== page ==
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April 24, 2008

Legislation would require emergency report on major capital projects



Citing a pattern of inadequate financing, bad planning and misplaced priorities, Assemblyman Richard Brodsky, Chairman of the Assembly Committee on Corporations, Commissions, and Authorities today released legislation requiring the immediate submission to the Legislature and the Governor of a report outlining the status of and issues confronting close to a dozen major capital projects in the downstate region.

These projects, all of which are facing significant problems, include Hudson Yards, 7 Line extension, Javits Convention Center, the Boulevard, Moynihan Station, World Trade Center rebuild, PATH station, Atlantic Yards, Willets Point and Sunnyside Yards.


Additional coverage:

The NY Sun, Progress Reports Urged for Big Development Projects

"This is not about the fact that these developments are in various states of collapse, which they are, but that they are all endangering the MTA's capital plan, which is the single most important part for any government," Mr. Brodsky said.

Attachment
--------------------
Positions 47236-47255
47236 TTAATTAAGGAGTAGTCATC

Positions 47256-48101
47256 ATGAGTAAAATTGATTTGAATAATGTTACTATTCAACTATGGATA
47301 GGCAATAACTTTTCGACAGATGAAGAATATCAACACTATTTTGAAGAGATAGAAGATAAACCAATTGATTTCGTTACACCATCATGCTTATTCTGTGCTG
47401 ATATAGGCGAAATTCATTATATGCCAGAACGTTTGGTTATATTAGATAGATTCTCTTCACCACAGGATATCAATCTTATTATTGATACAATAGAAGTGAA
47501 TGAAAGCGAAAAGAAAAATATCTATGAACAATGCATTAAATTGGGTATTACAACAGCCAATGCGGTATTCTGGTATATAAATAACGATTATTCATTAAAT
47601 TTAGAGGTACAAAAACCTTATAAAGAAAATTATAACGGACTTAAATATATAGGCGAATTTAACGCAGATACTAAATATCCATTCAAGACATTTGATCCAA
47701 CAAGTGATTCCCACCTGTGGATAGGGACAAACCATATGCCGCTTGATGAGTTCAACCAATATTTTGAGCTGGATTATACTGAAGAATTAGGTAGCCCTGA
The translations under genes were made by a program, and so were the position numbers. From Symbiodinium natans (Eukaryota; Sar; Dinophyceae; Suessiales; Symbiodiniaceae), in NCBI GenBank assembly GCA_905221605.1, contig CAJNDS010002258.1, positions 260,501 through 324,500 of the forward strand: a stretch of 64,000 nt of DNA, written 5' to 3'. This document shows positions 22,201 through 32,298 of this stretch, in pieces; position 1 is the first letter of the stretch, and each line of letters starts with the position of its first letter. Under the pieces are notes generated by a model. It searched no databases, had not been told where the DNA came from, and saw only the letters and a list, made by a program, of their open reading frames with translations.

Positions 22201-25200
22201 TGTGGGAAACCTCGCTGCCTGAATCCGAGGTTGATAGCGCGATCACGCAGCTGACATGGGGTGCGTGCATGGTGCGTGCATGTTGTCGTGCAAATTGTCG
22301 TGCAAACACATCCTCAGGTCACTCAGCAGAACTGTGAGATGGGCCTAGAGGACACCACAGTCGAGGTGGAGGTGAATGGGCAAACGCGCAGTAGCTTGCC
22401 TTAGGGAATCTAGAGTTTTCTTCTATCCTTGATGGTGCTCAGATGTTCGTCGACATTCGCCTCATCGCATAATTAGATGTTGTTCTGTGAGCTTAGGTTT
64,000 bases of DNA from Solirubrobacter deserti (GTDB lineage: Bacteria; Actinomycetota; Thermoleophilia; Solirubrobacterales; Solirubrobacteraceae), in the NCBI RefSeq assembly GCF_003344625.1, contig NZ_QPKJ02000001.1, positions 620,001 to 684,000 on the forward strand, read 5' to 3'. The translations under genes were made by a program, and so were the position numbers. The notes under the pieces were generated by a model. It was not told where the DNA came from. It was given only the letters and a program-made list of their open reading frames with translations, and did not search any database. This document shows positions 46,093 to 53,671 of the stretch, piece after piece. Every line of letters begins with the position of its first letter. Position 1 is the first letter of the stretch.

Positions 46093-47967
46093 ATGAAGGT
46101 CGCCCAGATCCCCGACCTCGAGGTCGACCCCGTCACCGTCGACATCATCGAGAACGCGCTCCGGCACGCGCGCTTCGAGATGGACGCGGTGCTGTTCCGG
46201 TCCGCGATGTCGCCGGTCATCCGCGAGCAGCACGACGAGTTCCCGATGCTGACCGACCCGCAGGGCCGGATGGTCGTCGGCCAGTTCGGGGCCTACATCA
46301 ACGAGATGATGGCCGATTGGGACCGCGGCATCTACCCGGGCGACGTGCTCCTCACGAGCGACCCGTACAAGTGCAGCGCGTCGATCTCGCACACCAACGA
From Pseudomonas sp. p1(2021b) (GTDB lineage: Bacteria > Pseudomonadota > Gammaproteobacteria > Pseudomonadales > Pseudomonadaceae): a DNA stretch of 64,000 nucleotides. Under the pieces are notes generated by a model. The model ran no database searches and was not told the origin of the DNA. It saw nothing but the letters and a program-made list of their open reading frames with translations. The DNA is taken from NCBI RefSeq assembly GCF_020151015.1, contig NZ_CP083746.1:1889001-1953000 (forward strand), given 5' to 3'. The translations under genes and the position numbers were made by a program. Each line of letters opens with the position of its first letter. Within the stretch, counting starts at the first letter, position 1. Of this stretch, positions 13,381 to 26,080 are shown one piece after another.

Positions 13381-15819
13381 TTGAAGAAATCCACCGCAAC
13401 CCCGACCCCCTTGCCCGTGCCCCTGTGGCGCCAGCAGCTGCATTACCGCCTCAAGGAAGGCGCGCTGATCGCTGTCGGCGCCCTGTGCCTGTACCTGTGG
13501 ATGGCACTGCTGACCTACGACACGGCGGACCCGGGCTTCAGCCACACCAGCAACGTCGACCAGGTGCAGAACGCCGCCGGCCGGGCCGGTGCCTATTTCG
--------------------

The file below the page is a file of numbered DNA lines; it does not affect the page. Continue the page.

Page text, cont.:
"Other than the mayor and the governor, who knows what is actually going on?" [Brodsky] said.

NY Daily News, Pol wants facts & figures on faltering big projects

Brodsky says the projects are in trouble due to "inadequate financing, bad planning and misplaced priorities," and he's worried that they're siphoning off funds for much-needed mass transit projects.

Atlantic Yards Report, Brodsky seeks AY timetable, cost-benefit analysis in report on megaprojects

Analysis and commentary from Norman Oder:

If passed, the law would require not merely a status report, but also would require a cost-benefit analysis that has so far not been conducted. It would require the ESDC to detail the full spectrum of public "incentives, benefits, subsidies, and revenues," the projected economic impact on the city, state, and metropolitan area, "and a comparison of expected benefits with anticipated costs."

That could be a watershed. The ESDC has produced a lengthy Final Environmental Impact Statement (see the last pages of the Socioeconomics chapter), as well as a General Project Plan, both of which estimate new revenues, but provide scant details on the totality of public subsidies and public costs. (The Independent Budget Office came the closest to estimating the total impact of the project, but shied away from a full study.)

It would be astounding if the ESDC produced a full cost-benefit analysis within 45 days. More likely the agency would supply an updated version of previously compiled documents.

Posted by lumi at April 24, 2008 5:43 AM